leighandgill

Archaeology in East Oxford

Prehistoric Landscapes

On Thursday, 17th May, Olaf Bayer, our new Project Officer, gave a talk entitled “Prehistoric Landscapes” at the ArkT Centre in Church Cowley.  Sorry about the lack of photos, but as he was using the projector, the light levels were a bit low, and I didn’t want to get into all the copyright problems involved with asking if I could use some of his PowerPoint slides. He was introduced by Dr David Griffiths, who also mentioned that the Archeox project had been shortlisted (last three) for the Best Community Archaeology Project for this years British Archaeology Awards – though we won’t know the final results until early July, so stick around!

Olaf started off with some definitions: –

Mesolithic       10,000 BC to 4,000 BC

Neolithic           4,000 BC to   2,000 BC

Bronze Age       2,000 BC to      500 BC

Then he went on to sketch out some of the salient points to remember about the periods; it was a transitional time, with people slowly changing from being hunter-gatherers to being farmers – from a mobile life-style to a much more stable one. Though he emphasised that this was not sudden change; it was a slow process, with hunter-gatherers starting to manipulate their landscape and gradually starting to extend the periods when they stayed in one place until eventually they ended up permanently occupying one site.

He then described the characteristic technologies of the periods; in the Mesolithic microliths (small, sharp flints which were mounted side by side in hafts to produce tools) predominated, then in the Neolithic ground stone tools (handaxes, etc) appeared, to be followed by copper – the Chalcolithic – and then bronze – the Bronze age, by which time the use of stone tools had been mainly abandoned. Along side the changes in technology, there were allied changes in the monuments that these people have left in the landscape,  from burial sites, to tombs, to enclosures. Then to the idea of “Landscape” itself – not just a view, nor just a map, or even a set of resources – more a meaningfully inhabited space. In all human behaviour, there are always choices to be made – this would have been as true in Mesolithic times as it is today.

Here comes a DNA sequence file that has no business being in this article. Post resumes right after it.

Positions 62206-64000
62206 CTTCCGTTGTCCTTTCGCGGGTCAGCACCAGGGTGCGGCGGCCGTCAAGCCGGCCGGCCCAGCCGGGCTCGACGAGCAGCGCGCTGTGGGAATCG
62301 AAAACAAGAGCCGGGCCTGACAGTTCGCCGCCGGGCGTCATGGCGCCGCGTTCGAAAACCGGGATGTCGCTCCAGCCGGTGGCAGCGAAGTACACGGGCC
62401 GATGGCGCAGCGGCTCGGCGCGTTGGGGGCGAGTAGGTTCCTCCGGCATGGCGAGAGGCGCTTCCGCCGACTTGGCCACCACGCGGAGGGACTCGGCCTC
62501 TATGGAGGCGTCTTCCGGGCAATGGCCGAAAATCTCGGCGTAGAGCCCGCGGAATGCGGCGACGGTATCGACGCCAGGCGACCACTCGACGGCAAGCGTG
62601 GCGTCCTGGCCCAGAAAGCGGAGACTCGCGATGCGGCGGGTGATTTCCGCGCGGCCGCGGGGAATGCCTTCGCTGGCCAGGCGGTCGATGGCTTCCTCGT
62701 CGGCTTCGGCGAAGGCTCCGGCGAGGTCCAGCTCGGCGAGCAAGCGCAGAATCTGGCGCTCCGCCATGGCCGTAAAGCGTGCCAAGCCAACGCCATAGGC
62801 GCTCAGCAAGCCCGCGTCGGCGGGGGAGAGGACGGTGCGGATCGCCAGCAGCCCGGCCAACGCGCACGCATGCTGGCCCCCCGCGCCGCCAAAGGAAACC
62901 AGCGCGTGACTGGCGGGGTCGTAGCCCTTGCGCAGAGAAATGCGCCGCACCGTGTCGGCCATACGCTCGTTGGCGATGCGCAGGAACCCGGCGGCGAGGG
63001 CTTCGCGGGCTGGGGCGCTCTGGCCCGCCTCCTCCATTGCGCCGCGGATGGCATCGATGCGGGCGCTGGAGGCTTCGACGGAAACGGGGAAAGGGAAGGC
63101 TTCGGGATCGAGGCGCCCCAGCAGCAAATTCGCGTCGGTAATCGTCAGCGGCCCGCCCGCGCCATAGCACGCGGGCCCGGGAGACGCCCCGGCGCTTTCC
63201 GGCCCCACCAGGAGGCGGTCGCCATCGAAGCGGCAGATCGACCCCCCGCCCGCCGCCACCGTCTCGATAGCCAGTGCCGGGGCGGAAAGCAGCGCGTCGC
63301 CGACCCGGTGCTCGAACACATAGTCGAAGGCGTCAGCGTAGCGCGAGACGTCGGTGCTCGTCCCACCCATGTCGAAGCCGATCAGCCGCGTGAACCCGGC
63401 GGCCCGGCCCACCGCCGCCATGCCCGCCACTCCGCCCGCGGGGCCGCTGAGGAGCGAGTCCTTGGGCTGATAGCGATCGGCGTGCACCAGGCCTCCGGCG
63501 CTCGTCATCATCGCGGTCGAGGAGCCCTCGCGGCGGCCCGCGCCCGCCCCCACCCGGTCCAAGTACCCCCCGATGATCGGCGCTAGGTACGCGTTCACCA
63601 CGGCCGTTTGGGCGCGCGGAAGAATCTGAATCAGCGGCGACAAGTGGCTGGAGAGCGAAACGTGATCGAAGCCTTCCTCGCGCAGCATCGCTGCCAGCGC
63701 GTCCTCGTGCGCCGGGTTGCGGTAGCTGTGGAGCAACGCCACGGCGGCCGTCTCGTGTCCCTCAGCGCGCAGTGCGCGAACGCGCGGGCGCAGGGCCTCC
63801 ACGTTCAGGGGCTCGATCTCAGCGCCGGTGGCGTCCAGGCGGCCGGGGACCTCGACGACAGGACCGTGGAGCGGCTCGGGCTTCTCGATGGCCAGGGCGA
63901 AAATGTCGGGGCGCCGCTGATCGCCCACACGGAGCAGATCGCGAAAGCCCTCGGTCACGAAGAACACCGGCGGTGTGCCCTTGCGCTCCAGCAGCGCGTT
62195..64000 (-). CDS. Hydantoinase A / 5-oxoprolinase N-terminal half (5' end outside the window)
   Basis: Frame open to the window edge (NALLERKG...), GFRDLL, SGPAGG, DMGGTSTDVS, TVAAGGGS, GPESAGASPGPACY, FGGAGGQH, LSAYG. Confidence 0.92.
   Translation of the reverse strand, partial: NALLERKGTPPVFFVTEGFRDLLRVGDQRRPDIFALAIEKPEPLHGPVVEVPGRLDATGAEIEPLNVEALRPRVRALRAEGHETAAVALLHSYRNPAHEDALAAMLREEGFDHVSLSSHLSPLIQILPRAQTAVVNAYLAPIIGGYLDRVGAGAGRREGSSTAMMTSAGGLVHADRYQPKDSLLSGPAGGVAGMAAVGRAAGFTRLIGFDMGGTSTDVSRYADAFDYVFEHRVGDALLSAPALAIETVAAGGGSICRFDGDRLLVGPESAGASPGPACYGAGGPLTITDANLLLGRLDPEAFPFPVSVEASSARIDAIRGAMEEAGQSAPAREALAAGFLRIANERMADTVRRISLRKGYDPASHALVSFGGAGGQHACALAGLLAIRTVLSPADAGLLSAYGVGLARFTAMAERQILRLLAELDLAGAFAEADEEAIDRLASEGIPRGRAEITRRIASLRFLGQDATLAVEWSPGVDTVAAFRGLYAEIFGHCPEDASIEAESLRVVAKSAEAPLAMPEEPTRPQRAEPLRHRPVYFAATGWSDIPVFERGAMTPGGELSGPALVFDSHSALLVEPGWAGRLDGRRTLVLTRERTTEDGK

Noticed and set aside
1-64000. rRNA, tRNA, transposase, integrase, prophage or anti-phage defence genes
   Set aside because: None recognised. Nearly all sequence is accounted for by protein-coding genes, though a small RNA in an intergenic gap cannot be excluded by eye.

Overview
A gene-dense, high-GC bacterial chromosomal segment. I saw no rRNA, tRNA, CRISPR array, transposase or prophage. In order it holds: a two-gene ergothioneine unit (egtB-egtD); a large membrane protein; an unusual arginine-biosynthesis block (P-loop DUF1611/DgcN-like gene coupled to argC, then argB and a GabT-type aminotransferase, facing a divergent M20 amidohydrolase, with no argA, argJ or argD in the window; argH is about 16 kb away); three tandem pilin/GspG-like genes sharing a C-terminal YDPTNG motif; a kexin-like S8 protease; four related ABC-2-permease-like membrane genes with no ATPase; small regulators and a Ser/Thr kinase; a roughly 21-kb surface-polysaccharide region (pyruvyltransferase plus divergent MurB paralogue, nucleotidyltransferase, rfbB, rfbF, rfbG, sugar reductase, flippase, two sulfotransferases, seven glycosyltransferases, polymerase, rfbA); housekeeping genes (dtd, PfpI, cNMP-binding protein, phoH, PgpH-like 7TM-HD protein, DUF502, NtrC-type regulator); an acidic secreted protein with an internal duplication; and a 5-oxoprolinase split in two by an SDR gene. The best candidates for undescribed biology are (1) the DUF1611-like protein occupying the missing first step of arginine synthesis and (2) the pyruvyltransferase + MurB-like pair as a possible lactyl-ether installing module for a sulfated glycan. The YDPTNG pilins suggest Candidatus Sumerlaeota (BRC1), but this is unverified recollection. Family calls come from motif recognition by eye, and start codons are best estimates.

After laying this groundwork, Olaf went on to describe his post-grad work in the lower Exe valley, Devon where the Culm to the East and the Creedy, to the West joined the Exe. This is a broad valley, defined by areas of hard geology to North and South, which has been extensively farmed since Neolithic times, so the soil has been churned up by ploughing since time immemorial; so one of the main lines of investigation Olaf followed was a collection of stone tools (over 16,000!) amassed by extensive field-walking by John Uglow (1921 – 2007) and Thurston Shaw (later of Cambridge University). Rather than measure each and every item in the collection and apply statistical analysis, for some strange reason Olaf decided to select a sample which could be dated with a degree of certainty (this was done by use the “debetage” – the chippings left over from stone working – which gives different chippings if one is producing long stone blades, say, as opposed to small flaked blades) of about 1-2% of the whole collection, about 250 items. These were then mapped so as to show their distribution in time as well as place – two of the main conclusions Olaf drew were A): that there were other reasons apart from just resources that determined where people were gathering, and also, rather interestingly, B): that there seemed to be no difference in finds density between “ritual” sites and other sites (in more recent periods one can tell a church, say, from a house, by the difference in the assemblage of finds).